But until an NPR ‘All Things Considered’ broadcast a few weeks ago, I had no idea about the story behind the story involving the page one photo in the Washington Post of Barry in handcuffs outside his home in southeast.
As part of a regular series called “My Big Break,” Post photographer Bill O’Leary told the amazing tale to NPR reporter Arun Rath: “I had been on the administrative staff at the Post. It’s pretty much clerical, background work. And I was anxious to get out on the street with a camera.
Marion Barry arrested by the FBI
An editor comes running in and says: ‘There’s a rumor Mayor Barry has been arrested.’ For this to happen was a monstrous local story.”
Editors quickly sent staff photographers to the FBI office out at Buzzard’s Point to cover the story. Only two photogs remained at the office. O’Leary again:
“Just me and one of the older photographers who had been going through a divorce and had asked for light duty.”
They were dispatched to Barry’s house as backup in the event the other cameramen at Buzzard’s Point missed getting a picture of Barry there.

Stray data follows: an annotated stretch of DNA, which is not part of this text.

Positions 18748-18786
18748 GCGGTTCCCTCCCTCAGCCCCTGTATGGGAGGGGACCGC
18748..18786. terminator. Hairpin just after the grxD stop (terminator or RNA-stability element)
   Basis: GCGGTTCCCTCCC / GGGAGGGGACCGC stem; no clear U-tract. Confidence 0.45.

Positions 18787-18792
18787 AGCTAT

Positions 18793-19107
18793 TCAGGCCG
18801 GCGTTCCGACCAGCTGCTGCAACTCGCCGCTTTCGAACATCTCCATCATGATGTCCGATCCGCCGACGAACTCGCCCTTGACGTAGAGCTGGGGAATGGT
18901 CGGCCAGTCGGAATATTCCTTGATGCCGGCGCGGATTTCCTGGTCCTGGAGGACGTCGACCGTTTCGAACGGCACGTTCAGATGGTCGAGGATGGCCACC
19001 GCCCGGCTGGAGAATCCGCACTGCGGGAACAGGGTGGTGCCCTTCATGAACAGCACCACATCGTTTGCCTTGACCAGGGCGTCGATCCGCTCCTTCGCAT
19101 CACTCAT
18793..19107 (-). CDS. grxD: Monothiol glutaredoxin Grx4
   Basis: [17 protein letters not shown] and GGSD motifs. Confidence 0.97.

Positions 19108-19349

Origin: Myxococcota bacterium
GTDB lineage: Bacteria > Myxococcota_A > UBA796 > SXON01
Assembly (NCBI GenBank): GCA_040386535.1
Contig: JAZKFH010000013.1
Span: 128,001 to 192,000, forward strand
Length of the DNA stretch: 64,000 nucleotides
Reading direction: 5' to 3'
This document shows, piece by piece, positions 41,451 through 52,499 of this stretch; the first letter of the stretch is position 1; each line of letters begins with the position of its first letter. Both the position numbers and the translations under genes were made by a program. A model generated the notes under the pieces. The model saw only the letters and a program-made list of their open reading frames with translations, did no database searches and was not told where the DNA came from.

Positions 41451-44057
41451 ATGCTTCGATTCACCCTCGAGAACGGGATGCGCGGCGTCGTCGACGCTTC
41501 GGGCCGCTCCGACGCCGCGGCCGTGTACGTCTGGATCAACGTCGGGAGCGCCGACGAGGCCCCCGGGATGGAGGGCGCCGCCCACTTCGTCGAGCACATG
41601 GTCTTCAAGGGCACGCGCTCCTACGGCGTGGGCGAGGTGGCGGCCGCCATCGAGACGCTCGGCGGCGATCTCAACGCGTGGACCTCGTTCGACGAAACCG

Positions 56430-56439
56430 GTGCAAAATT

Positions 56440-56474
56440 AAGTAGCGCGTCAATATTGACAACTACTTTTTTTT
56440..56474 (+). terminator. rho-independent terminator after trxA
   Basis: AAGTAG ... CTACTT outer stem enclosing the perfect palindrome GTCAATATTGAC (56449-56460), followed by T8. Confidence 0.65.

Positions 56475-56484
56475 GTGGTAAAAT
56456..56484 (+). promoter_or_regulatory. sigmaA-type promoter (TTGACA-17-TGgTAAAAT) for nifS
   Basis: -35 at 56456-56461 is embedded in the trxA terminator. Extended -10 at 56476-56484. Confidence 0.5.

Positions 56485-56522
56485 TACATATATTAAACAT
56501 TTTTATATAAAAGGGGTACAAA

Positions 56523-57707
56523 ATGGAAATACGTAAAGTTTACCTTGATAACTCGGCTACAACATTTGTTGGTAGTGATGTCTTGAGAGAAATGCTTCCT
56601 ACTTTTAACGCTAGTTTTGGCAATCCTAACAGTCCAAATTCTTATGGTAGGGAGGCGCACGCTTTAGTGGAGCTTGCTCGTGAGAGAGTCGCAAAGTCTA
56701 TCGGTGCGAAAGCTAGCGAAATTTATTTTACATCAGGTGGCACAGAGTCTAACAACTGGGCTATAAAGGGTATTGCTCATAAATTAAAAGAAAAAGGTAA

Just after O’Leary and the second photographer arrived at the house, an FBI SUV pulled up and four men got out of the vehicle. One of the four was Marion Barry.
As the NPR reporter tells it, O’Leary raised his camera but an FBI agent intervened and started to push him backward. Then another reporter, Joe Johns, with NBC’s WRC-TV at that time, ran up and started shouting questions at the Mayor. The FBI agent turned away toward all the commotion created by Johns. In O’Leary’s words:
“At that instant, I get off this one picture–BAM!–with a punch flash, direct strobe, hideous in the middle of the night.”
O’Leary hustled back to the newsroom downtown and developed the photo in the darkroom.
“I finally start to unwheel it from the spool, hold it up to a light box, and there it is. It’s clear, sharp. It’s properly exposed and it’s the Mayor.”